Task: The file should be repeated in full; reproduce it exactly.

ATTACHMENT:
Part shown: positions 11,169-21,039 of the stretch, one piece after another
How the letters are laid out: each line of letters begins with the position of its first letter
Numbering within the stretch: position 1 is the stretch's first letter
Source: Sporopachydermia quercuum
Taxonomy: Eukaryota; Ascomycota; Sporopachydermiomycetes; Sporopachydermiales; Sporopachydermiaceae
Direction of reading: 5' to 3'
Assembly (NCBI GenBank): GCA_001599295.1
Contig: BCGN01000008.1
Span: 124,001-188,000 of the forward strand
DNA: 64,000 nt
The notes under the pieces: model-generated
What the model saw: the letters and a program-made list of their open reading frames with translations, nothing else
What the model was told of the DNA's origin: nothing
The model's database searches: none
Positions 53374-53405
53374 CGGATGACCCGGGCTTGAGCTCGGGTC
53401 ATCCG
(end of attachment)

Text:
Part shown: positions 11,169-21,039 of the stretch, one piece after another
How the letters are laid out: each line of letters begins with the position of its first letter
Numbering within the stretch: position 1 is the stretch's first letter
Source: Sporopachydermia quercuum
Taxonomy: Eukaryota; Ascomycota; Sporopachydermiomycetes; Sporopachydermiales; Sporopachydermiaceae
Direction of reading: 5' to 3'
Assembly (NCBI GenBank): GCA_001599295.1
Contig: BCGN01000008.1
Span: 124,001-188,000 of the forward strand
DNA: 64,000 nt
The notes under the pieces: model-generated
What the model saw: the letters and a program-made list of their open reading frames with translations, nothing else
What the model was told of the DNA's origin: nothing
The model's database searches: none
Positions 53374-53405
53374 CGGATGACCCGGGCTTGAGCTCGGGTC
53401 ATCCG